#BIGHITADDSUBS: A Twitter Trend
Twitter has been the platform for people around the world to voice their opinion, often collective ones. These collective opinions are regularly becoming trending topics when joined by a huge number of people. One of Twitter’s well-known trending topics is #BIGHITADDSUBS, which was initiated by the fans of SouthKorean idol group, Bangtan Boys (BTS). These fans were firing away some protests towards BIG HIT Entertainment for not including official subtitles on the group’s videos, causing many non-Korean fans to encounter hard times understanding content from their idol while some other fans had to create fan-subtitle voluntarily.
Why and How It Starts
Back in 2013BIG HIT Entertainment was a minor company helping BTS as a rising star to achieve success with their limited resources. Fan translations were taking an important role in expanding BTS’s worldwide coverage. By relying on fan-made translations, BTS also helped for the bond within their fanbase, BTS Army, in South Korea as well as internationally. Thus, helping it to grow wider.
Years later, BIG HIT Entertainment had become a multi-million-dollar corporation that the fans assumed to be able to make their translation. However, the situation was quite the opposite. In 2019, the translations for BTS contents were still provided by the fans for free despite their grown number, making it difficult for the fans to keep up.
Although the Army has been voicing their hunger for subtitles for years, BIG HIT just never heeded it. Instead in 2019 ASEAN-ROK, the chairman of BIG HIT, Bang Shi Hyuk, stated a comment that only disappoint the Army even more. While talking about BTS’s reach, Shi Hyuk remarked, “Global audiences have become fanatical about the music videos where Korean singers sing in the Korean language and dance. Globally, the lyrics, the dialogues, and messages of BTS are translated and shared worldwide, which has made BTS into The Beatles of the YouTube generation and a hero at the periphery.”
This event was followed by a huge protest from the ARMY on Twitter by trending #BIGHITADDSUBSto put pressure on BIG HIT Entertainment. The protest aimed not only to obtain the company’s attention but also to expose their problematic dependence on fan-made translation, which marked their lack of mindfulness in their international marketing.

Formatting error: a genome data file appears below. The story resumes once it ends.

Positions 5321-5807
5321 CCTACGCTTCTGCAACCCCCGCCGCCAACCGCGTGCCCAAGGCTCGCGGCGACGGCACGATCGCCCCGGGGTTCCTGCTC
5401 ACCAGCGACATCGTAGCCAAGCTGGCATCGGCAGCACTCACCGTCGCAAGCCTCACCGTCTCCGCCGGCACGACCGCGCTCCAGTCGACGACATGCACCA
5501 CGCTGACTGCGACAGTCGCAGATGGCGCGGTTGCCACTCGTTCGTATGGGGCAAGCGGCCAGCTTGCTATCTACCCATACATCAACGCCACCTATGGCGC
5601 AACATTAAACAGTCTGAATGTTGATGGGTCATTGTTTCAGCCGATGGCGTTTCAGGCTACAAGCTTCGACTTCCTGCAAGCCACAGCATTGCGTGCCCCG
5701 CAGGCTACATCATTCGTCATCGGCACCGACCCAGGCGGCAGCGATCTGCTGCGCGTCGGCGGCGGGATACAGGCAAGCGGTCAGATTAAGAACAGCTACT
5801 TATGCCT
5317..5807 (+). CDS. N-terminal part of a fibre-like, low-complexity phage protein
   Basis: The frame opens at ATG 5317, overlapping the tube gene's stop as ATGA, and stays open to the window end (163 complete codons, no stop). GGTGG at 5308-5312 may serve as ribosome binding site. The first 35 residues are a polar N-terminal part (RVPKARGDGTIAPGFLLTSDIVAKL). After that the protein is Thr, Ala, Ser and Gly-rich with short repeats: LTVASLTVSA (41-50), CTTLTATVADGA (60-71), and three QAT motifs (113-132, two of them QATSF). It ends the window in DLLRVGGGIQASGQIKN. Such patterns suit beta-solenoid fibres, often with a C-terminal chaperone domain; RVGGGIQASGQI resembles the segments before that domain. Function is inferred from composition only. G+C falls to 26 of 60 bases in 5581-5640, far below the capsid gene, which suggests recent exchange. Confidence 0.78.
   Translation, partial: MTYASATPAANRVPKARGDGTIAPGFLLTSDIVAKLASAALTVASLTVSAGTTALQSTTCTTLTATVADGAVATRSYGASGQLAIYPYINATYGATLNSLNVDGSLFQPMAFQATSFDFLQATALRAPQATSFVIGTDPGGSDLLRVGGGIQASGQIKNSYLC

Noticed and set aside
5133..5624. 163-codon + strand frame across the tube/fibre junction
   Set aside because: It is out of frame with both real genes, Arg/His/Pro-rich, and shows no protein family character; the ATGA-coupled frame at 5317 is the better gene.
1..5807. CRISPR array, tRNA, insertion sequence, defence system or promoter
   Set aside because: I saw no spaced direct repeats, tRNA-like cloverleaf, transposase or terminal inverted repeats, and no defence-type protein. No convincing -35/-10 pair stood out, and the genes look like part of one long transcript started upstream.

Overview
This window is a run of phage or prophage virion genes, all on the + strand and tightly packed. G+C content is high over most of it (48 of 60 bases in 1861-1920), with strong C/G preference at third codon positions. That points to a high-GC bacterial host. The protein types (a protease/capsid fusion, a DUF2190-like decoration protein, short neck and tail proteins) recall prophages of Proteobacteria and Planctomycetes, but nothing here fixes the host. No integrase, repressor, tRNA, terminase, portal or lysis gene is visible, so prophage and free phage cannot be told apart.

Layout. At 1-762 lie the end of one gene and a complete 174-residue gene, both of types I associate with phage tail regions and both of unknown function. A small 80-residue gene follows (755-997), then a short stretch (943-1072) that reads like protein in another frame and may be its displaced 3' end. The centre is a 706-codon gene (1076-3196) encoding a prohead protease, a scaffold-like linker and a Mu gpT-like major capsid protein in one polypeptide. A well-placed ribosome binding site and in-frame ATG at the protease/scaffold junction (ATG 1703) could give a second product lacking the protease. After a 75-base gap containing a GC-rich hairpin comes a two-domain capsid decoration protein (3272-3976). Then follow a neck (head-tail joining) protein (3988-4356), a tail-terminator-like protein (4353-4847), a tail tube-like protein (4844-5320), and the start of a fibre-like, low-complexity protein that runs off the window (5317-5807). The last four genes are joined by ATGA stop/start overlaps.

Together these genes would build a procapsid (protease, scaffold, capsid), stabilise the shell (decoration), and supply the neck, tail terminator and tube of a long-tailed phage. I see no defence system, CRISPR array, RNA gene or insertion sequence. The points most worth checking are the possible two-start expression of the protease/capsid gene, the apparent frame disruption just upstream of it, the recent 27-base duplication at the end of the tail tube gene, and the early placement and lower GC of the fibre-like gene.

Adding Subtitles is Crucial
This “incident” had shown that it is important for companies aiming for the global market to pay attention to product localization. It was a shame for BIG HITEntertainment not to do so. Whereas, should they put translations on their international content in the first place, they could have reached a wider audience more smoothly, considering how big BTS has become.
Subtitles hold a key role in marketing content. They allow video content to be more accessible to a wider audience, not only the foreign-language-speaking ones but also the ones with hearing problems and those who prefer not to watch videos with sound. Making content accessible and inclusive will give more convenience to the audience, hence building loyalty towards it.
A study by Verizon Media revealed that subtitles also help native audiences to understand the content better. A big number of people prefer to watch videos with subtitles, though the videos are spoken in their local language. By adding subtitles, content creators can make their message clearer and easier to be accepted by any audience, including the local ones. Therefore, subtitles will help content creators boost their engagement.
Subtitles are different from closed captions (cc). As implied in many tweets in the #BIGHITADDSUBS trend, non-Korean ARMY is not satisfied with the cc in streaming services as they are often inconsequential and not synced with the audio. Closed captions are generated automatically by particular programs using the audio of the video, including the background sounds in it. Thus, should the program fail to interpret the audio, the result will get the audience confused.
Unlike cc, subtitles are a more advanced form of localization. In the making, subtitles are generated by a team of people who specifically watch the video and do not only provide a word-by-word interpretation or/and translation but also take account of the cultural and non-linguistic values implied in the contents. We discussed this regard in a previous article.
Big Companies Should Pay Their Translators
Considering the workload, creating subtitles is not an easy job at all. People who work in this sector must not only localize the spoken words in a video, but also understand its context, cultural, linguistic, and other non-contextual aspects. Other than that, they also have to cut the translations into sequences, fit them, and sync them into the video.
Thus, to provide convenience for the audience in watching their content, big companies must provide translations for their video content on their own so the audiences do not have to worry about understanding them and making translations on their own. The translations are also best to be provided in the form of subtitles which are made by a team of people whose job is to make them and are paid for it, instead of giving the duty to the audiences for free.